Look at Figure 2 below. It shows the One-to-Many bidirectional association's mapping between PaymentApprovedOrder and Item. The collection of Item instances is mapped using a <Set> collection. In C# code, the declaration of a collection is always by interface and will be defined by using the correct implementation C# class. Developers who have read part 1 and part 2 of the article series will know how to interpret the figure and the coloured arrows shown. If assistance is required on interpreting the figure, please read part 1 and part 2 of this article series. In figure 2, look at the three purple arrows. It shows that the column "PAYMENTAPPROVEDORDERID" is the primarykey of the "one" end table of the association i.e., PAYMENTAPPROVEDORDER table and is posted as a foreign key column to the "many" end table, i.e., ITEM table. This is as expected for mapping a one-to-many association as was shown before while explaining the ORM fundamentals in the Background section before. Since the association is bidirectional, the column PAYMENTAPPROVEDORDERID is mapped twice to complete both ends of the link as can be seen in figure 2 by following the purple arrows.

Figure 2

One end of this association is the PaymentApprovedOrder class. In the PaymentApprocedOrder.cs C# file, the property, set of Items is declared as follows:

public virtual ISet<Item> PaidOrderItems { get; set; }

Note - ISet<> above is from the Iesi.collections.generic namespace. In the PaymentApprovedOrder.hbm mapping file, the above set is mapped as:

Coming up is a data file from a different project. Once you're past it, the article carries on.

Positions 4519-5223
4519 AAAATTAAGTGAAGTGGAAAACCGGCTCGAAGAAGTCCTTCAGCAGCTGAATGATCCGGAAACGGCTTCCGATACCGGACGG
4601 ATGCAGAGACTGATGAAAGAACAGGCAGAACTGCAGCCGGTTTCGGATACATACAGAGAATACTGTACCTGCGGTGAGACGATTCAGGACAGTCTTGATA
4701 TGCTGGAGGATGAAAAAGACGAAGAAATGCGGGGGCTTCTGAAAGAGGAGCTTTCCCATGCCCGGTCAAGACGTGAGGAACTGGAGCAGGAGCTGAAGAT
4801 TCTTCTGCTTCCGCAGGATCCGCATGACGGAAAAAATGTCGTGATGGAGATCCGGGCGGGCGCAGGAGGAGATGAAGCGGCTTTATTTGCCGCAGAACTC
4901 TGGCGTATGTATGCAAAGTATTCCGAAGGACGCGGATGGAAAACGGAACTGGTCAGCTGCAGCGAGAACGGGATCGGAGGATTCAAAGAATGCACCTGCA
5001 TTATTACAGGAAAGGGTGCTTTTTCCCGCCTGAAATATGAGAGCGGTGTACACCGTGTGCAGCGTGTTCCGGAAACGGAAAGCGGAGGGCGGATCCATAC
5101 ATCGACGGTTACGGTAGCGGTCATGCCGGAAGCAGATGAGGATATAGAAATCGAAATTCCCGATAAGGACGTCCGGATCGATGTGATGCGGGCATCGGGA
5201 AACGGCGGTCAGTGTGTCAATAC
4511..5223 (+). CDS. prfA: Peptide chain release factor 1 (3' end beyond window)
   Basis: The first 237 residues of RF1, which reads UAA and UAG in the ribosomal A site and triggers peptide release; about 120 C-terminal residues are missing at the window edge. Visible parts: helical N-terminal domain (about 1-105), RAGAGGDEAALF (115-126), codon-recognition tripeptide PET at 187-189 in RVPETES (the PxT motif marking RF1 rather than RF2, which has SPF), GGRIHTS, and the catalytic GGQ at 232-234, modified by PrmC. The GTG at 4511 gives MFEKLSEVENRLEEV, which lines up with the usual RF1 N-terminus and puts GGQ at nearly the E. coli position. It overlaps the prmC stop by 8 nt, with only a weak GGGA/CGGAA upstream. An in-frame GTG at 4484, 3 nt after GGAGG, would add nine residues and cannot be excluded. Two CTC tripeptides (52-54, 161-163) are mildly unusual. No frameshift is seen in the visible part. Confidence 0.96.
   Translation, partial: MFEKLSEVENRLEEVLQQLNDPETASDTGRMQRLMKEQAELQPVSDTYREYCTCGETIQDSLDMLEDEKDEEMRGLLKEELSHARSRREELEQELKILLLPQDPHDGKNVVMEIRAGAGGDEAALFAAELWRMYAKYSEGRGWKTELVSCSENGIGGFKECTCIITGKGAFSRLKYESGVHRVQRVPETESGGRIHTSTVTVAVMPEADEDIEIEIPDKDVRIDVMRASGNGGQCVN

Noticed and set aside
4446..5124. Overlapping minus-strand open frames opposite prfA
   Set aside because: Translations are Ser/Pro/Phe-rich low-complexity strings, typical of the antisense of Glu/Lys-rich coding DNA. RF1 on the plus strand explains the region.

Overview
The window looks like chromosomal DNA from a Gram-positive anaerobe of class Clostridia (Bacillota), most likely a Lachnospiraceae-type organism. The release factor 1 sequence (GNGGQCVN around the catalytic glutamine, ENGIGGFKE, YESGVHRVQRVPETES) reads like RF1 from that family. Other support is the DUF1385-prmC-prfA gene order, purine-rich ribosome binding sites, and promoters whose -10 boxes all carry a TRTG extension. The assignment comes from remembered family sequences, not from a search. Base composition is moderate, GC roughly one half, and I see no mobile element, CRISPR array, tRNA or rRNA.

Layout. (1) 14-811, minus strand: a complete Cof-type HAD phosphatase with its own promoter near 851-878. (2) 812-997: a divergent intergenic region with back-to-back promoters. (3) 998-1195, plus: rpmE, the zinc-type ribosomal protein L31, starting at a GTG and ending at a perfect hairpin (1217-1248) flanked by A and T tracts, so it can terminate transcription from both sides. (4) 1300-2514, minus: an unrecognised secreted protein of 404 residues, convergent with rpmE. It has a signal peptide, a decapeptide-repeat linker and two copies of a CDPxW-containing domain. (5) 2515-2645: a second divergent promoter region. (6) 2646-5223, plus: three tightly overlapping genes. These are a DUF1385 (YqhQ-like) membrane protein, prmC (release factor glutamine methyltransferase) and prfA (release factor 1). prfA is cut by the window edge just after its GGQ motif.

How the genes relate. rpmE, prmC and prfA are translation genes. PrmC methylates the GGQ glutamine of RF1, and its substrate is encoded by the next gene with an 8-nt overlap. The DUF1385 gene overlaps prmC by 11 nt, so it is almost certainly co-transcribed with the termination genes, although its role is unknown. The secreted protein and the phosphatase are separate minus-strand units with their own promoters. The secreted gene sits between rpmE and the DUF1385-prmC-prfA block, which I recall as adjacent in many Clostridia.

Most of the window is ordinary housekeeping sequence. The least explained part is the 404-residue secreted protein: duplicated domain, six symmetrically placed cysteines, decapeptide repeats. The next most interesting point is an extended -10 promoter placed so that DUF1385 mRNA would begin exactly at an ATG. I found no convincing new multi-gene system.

<set name="PaidOrderItems" inverse="true" cascade="save-update">      
      <key column="PAYMENTAPPROVEDORDERID"  not-null="true"/>
      <one-to-many class="Item" />

If you compare this with the <set> mapping shown in part 2 for valuetype collections, you can see a lot of differences that aid in understanding NHibernte mapping better. First difference is the absence of <element> used in valuetype collections to denote the element of the collection. Next the table is not named. NHibernate knows that we are dealing with an entity association here when it sees that there is no <element> inside <set>. Further instead of the <element> tag in <set> we use an association tag like <one-to-many>. This is a signal to NHibernate that it is dealing with an entity association and to use the table specified in the class attribute in a <one-to-many> tag which in this case is class="Item". So, NHibernate will use the ITEM table specified in the mapping file for class Item and use the column PAYMENTAPPROVEDORDERID as foreignkey column. Also note that we explicitly specify the "cascade" attribute. Everyone is familiar with cascade attribute from DBs and ADO.NET and the functionality is same i.e., when PaymentApprovedOrder is saved or updated to its table then the collection denoted by <set> must also be saved or updated to its table automatically. Nothing special there, just maintaining the usual Parent - Child relationship.  When the owning Parent is saved or updated, cascade the save-update function to the owned child automatically without explicitly having to do it separately for the child. But whats most interesting and most important is not-null= true (which need not have been there  but i have put it to explain an important NHibernate mapping concept) in the foreignkey column "PAYMENTAPPROVEDORDERID", which we will look later while examining the test data and results stored in the db. Since this is a bidirectional association, let us look at the other side of the association. In the Item.cs C# file, the property to store the association with PaymentApprovedOrder is as follows:

public virtual PaymentApprovedOrder PaidOrder { get; set; }

In Item.hbm mapping file, the many-to-one association between Item & PaymentApprovedOrder is mapped as:

<many-to-one class ="PaymentApprovedOrder" name ="PaidOrder"